Last month, Dale Edwards was given a choice: stay with her mother, who is 96 and living in a long-term care centre in Vancouver’s Kitsilano neighbourhood, or leave and don’t come back – at least, not until the risks posed by the COVID-19 pandemic have lessened or disappeared.
For Ms. Edwards, who is 71 and has been visiting her mother nearly every day for the past decade, it was an easy decision.
“It took me about one second to say, ‘Of course, I’m going to stay,’” Ms. Edwards said Thursday in a telephone interview.
So she stayed put, sleeping each night on the floor on a fold-up mattress a friend delivered to the residence and doing sit-ups and walking the aisles of the facility, often pushing her mother, Diana Edwards, in a wheelchair for exercise.
But the arrangement ended Thursday, after Vancouver Coastal Health determined Ms. Edwards did not qualify for an exemption to the current ban on visitors.
“Vancouver Coastal Health understands the importance of visits from family and loved ones to our long-term care residents and we appreciate everyone’s support in keeping our most vulnerable population safe at this time,” Vancouver Coastal Health spokeswoman Carrie Stefanson said in an e-mail.
“A public-health order restricts visitors in long-term care settings to immediate family members and spiritual adviser of residents who are clinically assessed to be at end-of-life. A very limited number of exemptions will be granted in exceptional cases.”
On Thursday evening, Ms. Edwards told the Globe that management at the facility, Point Grey Private Hospital, met with her and told her she would be able to stay in her mother’s room if she paid the same rate as her mother: about $2,900 a month.
That is a rate for publicly-subsidized beds in the facility. Ms. Edwards’s mother currently shares a room with another resident . Ms. Edwards said management told her they would be able to move the other resident to another room, freeing up a bed for Ms. Edwards.
Ms. Edwards said it would be difficult to pay that amount each month but that she intends to stay, because she worries that her mother’s health will suffer if she isn’t there.
Vancouver Coastal Health announced visitor restrictions to all sites on March 23.
Health experts say those restrictions are essential to save lives of residents and health care workers. Older people are more susceptible to COVID-19 than younger people, the majority of COVID-19 deaths in Canada are related to outbreaks in long-term care facilities, and restricting visitors is one of the most important steps a facility can take to prevent the risks of infection and transmission.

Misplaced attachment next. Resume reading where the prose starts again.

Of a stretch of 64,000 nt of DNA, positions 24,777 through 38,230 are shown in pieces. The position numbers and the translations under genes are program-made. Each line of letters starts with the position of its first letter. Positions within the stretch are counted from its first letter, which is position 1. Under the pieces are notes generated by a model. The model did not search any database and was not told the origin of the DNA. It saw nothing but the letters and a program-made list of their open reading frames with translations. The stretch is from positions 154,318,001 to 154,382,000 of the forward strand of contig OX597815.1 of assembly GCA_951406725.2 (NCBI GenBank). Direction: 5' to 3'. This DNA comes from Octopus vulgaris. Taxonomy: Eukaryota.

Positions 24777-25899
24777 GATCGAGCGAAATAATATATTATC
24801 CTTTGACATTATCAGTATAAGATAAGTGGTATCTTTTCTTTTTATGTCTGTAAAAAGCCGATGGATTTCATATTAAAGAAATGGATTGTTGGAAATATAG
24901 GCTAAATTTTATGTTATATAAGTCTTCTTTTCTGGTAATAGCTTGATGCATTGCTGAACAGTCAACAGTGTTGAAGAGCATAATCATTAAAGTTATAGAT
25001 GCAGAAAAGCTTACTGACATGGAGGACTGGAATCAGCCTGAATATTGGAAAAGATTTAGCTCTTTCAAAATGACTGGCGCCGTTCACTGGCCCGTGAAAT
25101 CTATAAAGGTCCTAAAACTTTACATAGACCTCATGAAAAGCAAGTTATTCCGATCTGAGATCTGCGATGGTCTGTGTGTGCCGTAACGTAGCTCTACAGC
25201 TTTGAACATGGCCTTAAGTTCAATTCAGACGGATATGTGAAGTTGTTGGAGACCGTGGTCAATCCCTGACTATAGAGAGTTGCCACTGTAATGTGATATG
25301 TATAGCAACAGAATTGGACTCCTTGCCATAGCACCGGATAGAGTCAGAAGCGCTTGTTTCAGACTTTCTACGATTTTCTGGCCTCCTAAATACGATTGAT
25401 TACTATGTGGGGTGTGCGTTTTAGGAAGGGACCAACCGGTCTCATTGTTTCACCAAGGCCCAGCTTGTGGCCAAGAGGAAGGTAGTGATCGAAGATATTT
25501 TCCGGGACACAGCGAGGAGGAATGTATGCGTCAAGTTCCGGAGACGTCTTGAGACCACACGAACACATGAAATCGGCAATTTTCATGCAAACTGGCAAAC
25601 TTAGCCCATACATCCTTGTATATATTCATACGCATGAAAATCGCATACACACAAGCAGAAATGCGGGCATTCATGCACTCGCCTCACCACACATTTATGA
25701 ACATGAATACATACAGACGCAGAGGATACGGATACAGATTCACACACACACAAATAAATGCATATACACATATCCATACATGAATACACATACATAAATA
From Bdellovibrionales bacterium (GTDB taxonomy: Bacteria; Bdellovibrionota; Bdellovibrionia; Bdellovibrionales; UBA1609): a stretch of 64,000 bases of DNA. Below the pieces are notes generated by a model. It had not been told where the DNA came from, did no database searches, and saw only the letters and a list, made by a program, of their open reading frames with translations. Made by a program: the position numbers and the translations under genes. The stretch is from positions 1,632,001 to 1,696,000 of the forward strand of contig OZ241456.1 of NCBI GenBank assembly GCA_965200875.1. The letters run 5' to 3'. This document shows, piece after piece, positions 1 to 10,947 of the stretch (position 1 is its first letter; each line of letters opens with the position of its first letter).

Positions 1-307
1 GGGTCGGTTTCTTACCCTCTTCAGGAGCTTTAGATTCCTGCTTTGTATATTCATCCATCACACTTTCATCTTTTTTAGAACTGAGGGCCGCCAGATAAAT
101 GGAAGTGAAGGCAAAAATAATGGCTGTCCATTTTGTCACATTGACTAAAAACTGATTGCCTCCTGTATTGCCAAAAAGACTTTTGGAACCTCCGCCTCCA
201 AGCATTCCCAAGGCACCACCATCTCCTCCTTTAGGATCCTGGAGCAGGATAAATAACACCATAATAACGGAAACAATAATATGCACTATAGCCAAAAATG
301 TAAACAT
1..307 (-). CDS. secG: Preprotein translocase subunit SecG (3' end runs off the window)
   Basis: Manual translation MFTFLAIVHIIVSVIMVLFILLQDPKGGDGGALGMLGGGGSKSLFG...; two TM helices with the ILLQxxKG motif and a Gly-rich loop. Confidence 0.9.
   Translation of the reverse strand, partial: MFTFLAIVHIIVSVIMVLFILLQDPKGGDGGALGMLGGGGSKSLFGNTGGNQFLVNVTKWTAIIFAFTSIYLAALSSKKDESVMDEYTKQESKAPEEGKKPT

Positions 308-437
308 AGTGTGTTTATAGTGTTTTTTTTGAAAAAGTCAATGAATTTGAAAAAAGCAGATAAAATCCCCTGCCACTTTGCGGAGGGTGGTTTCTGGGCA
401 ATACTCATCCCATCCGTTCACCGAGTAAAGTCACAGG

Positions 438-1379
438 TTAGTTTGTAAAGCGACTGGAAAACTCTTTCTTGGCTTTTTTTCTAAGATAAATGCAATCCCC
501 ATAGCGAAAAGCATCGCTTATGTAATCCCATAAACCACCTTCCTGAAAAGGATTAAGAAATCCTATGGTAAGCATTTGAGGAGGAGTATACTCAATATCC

But those restrictions come at a price, including stress for families.
“There is a recognition that, at this time, stricter limitations on visitors has the potential to increase anxiety for residents and families, as well as put additional pressure on health care workers where families provide invaluable support with activities of daily living and non-clinical care to support their loved ones,” British Columbia Provincial Health Officer Bonnie Henry said in a March 17 letter advising long-term care facilities to restrict visits to essential visits only.
“However, in an effort to control transmission, it is essential,” Dr. Henry added in the letter.
Prolonged isolation would amount to a “death warrant” for her mother, Ms. Edwards said on Thursday, adding that she has noticed changes in her mother’s physical and mental well-being even when she has been away on a short vacation.
Ms. Edwards maintains she does not pose a risk to residents or workers, as she has remained on the same floor of the building since March 15 and does not mingle with anybody outside her mother’s room.
Residence managers did not immediately respond to a request for comment.
In Victoria, Brenda Brophy recently made a nearly three-metre banner to wave from the street for her mother, Dot Finnerty, who is on the fifth floor of a long-term care centre, has been without visitors for a month and turned 100 on April 5.
Ms. Brophy understands the visitor restrictions but would like to see more attention paid to social isolation and communication, including video chats. Right now, those are hit-and-miss and depend on willing staff, she said.
“If this is going to continue, we need to know what’s being done for our loved ones and we need to go a little bit further in keeping connections," Ms. Brophy said.
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